Net Hack wiki moved

I just received notice that the NetHack wiki has now moved and the new site is nethackwiki.com.

It’s great when old software just doesn’t revive for a little while then fade back to obscurity, so update your links, or just browse the site and be blown away by all their information on such a great (and difficult) game.

And of course, I have NetHack for the Windows NT 4.0 MIPS, and various 4.X BSD on sourceforge under the package tapes….

The 2038 ‘problem’.

Eventually you will start to hear about the 2038 problem regarding UNIX, and the C language. Looking at the 4.3 BSD source, the problem is pretty simple.

The time_t value holds the number of ‘ticks’ since new years, 1970. It’s a signed long, that can hold a maximum value of 2147483648. This will set you into the year 2038. There is some great detail on the site 2038bug.com . Naturally the easiest option here, is to simply change it from a signed long to an unsigned long. This will let us use a maximum value of 4294967296, which translates to the date Sun Feb 6 06:28:15 2106.

While this is not a “perfect” solution for some people, this works great on platforms that are not built with compilers that can understand 64bit “long longs”. Not to mention that constantly updating a pseudo long long could have negative implications in the kernel….

The bottom line is that eventually we need to move away from 32bit platforms, and with some programs that try to look 30+ years into the future, the time is NOW. But just because you are on a 64bit UNIX doesn’t mean the date isn’t being kept in a 32bit signed value for ‘compatibility’…

To test the idea, I’ve taken the 4.3 UWisc BSD from my project here, and gone about making some changes.

Starting with the file /usr/sys/h/types.h

myname# diff -r types.h x
47c47
< typedef long time_t;

> typedef unsigned long time_t;

Very simple, right? The kernel has it’s own version of this file, /usr/sys/h/types.h , and will require the same fix.

myname# diff -r types.h x
47c47
< typedef long time_t;

> typedef unsigned long time_t;

Now with that out of the way, the next thing to do is patch some of the functions in libc.

/usr/src/lib/libc/gen/time.c

myname# diff time.c /time.c
25c25
< long

> unsigned long

/usr/src/lib/libc/gen/ctime.c

myname# diff ctime.c /ctime.c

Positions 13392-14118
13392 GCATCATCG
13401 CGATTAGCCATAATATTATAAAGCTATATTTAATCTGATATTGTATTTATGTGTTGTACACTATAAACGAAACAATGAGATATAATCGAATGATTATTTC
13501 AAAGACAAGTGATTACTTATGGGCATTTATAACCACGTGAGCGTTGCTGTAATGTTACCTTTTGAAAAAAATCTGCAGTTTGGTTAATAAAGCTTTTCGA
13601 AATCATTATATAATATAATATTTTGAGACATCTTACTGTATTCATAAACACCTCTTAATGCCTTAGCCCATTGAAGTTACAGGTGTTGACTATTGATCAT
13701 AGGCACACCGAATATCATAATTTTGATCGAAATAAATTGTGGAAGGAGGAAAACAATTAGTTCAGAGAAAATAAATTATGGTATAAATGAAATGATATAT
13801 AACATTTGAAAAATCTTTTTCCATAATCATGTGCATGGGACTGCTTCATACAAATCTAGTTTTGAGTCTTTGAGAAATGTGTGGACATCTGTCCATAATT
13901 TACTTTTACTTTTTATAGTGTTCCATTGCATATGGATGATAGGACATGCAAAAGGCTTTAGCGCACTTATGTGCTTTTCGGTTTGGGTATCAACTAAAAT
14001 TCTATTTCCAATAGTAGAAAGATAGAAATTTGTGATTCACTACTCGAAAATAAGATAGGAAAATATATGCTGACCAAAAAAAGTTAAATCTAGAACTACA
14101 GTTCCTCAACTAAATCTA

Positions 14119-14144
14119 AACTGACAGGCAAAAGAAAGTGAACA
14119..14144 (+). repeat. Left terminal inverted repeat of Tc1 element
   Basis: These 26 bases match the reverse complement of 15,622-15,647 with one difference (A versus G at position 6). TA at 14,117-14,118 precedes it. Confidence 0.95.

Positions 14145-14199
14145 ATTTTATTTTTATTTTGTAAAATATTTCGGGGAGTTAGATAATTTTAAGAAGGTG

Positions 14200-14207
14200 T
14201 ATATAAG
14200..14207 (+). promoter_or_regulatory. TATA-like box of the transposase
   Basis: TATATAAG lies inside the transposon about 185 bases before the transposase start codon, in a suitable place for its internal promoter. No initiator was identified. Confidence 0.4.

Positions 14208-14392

248c248
< long hms, day;

> unsigned long hms, day;

Ok, that’s the bulk of the changes. Really.

Rebuild the kernel & libc, and install them.

cd /usr/sys/GENERIC
make clean
make
cp vmunix /

cd /usr/src/lib/libc
make
cp libc.a /lib
cp libc_p.a /usr/lib
ranlib /lib/libc.a
ranlib /usr/lib/libc_p.a

Now with that out of the way, reboot the VM.

So far everything should behave normally. But it’s time for some fun!

First, let’s make sure we can use dates beyond the 2038 bug date. This program comes from the aforementioned 2038bug.com site. I’ve just added one header needed by 4.3 BSD to get the time_t structure called in correctly.

#include <stdlib.h>
#include <stdio.h>
#include <unistd.h>
#include <time.h>
#include <sys/types.h>

int main (int argc, char **argv)
{
time_t t;
t = (time_t) 1000000000;
printf (“%d, %s”, (int) t, asctime (gmtime (&t)));
t = (time_t) (0x7FFFFFFF);
printf (“%d, %s”, (int) t, asctime (gmtime (&t)));
t++;
printf (“%u, %s”, (unsigned int) t, asctime (gmtime (&t)));
return 0;
}

Now when I run it I get this:

myname# gcc 2038.c;./2038
1000000000, Sun Sep 9 01:46:40 2001
2147483647, Tue Jan 19 03:14:07 2038
2147483648, Tue Jan 19 03:14:08 2038

Notice that it works!

Unfortunately the date command in BSD (well just any 32v derived UNIX) is set to handle two digit years. So what I’ve done is to ‘fix’ date to handle four digit years. So here is the diff:

myname# diff date.c date4year.c
94c94
< long time();

> unsigned long time();
160c160
< tv.tv_sec += (long)tz.tz_minuteswest*60;

> tv.tv_sec += (unsigned long)tz.tz_minuteswest*60;
167c167
<

> /*printf(“setting time….”);*/
228c228,229
< year = gp(L->tm_year);

> year = gp2(L->tm_year);
> /*printf(“gtime year %d\n”,year);*/
243c244,246
< year += 1900;

> /*year += 1900;
> no more 2 year dates!
> */
270a274,292
> gp2(dfault)
> {
> int c, d,e,f;
>
> if (*sp == 0)
> return (dfault);
> c = (*sp++) – ‘0’;
> d = (*sp ? (*sp++) – ‘0’ : 0);
> e = (*sp ? (*sp++) – ‘0’ : 0);
> f = (*sp ? (*sp++) – ‘0’ : 0);
> /*printf(“c %d d %d e %d f %d\n”,c,d,e,f);*/
>
> if (c < 0 || c > 9 || d < 0 || d > 9)
> return (-1);
> if (e < 0 || e > 9 || f < 0 || f > 9)